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Peace Activists Place Memorial Signs at Unmarked Bosnian War Sites

10. May 2021.14:12
Peace activists from the Centre for Nonviolent Action put up temporary signs at eight unmarked locations in Bosnia and Herzegovina where people were detained, abused and killed during the 1992-95 war.

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Temporary memorial sign at the Dubravica-Breza pit, where war victims were shot. Photo: Unmarked Sites of Suffering.

The Centre for Nonviolent Action said that activists from the Marking Unmarked Sites of Suffering campaign have put up temporary signs at eight more unmarked war sites in the Herzegovina area of the country as part of efforts to convince the authorities to install permanent memorials at places were people were detained, abused, killed and buried during the Bosnian conflict in the 1990s.

“The marking of these sites is important because we want to draw attention to the fact that the responsibility is now with all of us to preserve these sites and all the victims from being forgotten,” said activist Radomir Radevic.

In Bileca, activists put up a sign at the Yugoslav People’s Army’s former Mosa Pijade barracks and at a former student dormitory, where captured Bosniaks and Croats were held in 1992.

They also put up signs at the former Strela café and at a former police holiday camp in Nevesinje, which were used in 1992 to hold detained Bosniaks from the Nevesinje area.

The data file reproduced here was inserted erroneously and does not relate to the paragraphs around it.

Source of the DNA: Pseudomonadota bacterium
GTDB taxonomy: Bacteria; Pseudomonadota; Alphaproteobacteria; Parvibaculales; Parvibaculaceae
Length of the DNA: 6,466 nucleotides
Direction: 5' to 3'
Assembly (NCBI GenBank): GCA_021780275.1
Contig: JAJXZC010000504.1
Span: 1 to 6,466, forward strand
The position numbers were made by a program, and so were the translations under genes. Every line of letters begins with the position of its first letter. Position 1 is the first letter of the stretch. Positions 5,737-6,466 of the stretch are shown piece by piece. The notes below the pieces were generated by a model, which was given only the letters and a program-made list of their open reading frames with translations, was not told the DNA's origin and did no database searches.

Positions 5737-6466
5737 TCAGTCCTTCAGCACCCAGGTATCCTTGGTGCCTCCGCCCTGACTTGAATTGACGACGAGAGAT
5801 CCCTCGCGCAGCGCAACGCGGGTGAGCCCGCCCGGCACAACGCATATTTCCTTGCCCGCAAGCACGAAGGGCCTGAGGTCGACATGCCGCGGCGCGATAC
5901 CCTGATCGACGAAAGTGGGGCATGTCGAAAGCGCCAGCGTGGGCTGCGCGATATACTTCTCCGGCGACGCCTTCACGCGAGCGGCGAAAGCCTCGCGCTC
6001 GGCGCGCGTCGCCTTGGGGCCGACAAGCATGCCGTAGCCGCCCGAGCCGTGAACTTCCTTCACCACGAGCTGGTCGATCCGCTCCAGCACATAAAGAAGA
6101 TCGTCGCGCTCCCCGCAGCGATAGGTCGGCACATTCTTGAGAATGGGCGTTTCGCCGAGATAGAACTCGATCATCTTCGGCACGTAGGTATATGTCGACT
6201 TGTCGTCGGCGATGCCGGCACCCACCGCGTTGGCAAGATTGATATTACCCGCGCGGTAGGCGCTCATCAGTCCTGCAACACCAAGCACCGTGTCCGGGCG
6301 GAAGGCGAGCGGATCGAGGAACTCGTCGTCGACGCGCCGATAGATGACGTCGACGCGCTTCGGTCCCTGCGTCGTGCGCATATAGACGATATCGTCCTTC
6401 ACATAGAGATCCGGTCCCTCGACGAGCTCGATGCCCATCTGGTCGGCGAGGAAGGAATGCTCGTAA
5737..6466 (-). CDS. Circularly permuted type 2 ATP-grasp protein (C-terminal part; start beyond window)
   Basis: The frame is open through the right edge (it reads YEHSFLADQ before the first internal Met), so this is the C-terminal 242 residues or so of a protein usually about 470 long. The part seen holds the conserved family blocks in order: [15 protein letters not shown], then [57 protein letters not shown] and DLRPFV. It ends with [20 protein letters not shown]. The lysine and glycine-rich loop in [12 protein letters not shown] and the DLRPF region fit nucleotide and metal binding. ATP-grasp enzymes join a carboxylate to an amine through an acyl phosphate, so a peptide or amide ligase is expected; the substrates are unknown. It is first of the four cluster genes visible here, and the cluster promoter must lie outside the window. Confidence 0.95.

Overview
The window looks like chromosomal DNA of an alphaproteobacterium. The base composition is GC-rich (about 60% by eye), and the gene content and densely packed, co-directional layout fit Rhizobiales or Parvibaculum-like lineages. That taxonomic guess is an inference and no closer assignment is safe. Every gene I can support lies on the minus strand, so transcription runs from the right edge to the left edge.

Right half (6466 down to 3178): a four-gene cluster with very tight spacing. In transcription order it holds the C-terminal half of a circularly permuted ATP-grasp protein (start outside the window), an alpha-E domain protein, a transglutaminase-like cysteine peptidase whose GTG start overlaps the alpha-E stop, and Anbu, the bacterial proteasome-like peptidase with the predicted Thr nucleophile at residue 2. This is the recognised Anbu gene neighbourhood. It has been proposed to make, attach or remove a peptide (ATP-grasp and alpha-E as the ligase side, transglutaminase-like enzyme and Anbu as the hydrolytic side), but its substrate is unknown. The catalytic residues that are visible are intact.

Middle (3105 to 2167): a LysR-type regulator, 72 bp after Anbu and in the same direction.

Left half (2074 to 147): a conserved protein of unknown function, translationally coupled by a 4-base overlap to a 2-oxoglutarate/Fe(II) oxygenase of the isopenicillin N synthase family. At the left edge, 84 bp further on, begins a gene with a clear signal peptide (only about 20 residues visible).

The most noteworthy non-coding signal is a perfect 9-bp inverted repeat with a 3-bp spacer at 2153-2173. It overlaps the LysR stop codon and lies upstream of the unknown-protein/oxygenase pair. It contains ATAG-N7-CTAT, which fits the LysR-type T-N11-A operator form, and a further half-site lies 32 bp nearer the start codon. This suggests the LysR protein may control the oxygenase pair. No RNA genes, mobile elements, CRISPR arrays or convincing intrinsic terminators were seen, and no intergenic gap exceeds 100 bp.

Other unmarked sites where the activists installed memorial signs were the Dubravica-Breza pit, into which 26 men were thrown after being shot, and the Dolina-Kusici pit, from which the remains of 12 Bosniaks from Nevesinje have been exhumed.

So far, the activists have marked a total of 119 sites during the course of the Unmarked Sites of Suffering campaign.

People were detained, tortured, abused and killed at cultural centres, schools, courts, police stations, museums and other locations during the Bosnian war. Since the conflict ended, there has been no public indication of many of these sites’ wartime function.

Activists have argued that memorialisation still depends on political will in the Balkans, where people commemorate their ‘own’ victims but not those of other ethnic groups, whose suffering is ignored, forgotten, or even denied.

Lamija Grebo


This post is also available in: Bosnian (Bosnian)